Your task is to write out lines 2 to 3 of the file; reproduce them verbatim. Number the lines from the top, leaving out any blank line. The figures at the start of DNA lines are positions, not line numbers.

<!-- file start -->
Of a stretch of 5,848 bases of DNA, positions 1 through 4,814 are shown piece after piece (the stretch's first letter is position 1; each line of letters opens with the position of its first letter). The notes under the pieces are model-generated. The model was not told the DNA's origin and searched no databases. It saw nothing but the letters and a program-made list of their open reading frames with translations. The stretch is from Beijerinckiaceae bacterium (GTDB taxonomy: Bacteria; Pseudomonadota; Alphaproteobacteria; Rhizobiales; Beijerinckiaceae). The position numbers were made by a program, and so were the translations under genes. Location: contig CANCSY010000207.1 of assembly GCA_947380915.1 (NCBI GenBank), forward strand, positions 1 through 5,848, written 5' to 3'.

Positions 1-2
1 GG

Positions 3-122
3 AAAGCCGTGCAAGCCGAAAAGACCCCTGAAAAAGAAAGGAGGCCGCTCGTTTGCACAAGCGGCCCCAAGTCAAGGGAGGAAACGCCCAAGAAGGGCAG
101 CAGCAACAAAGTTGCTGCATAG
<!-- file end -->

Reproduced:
Positions 1-2
1 GG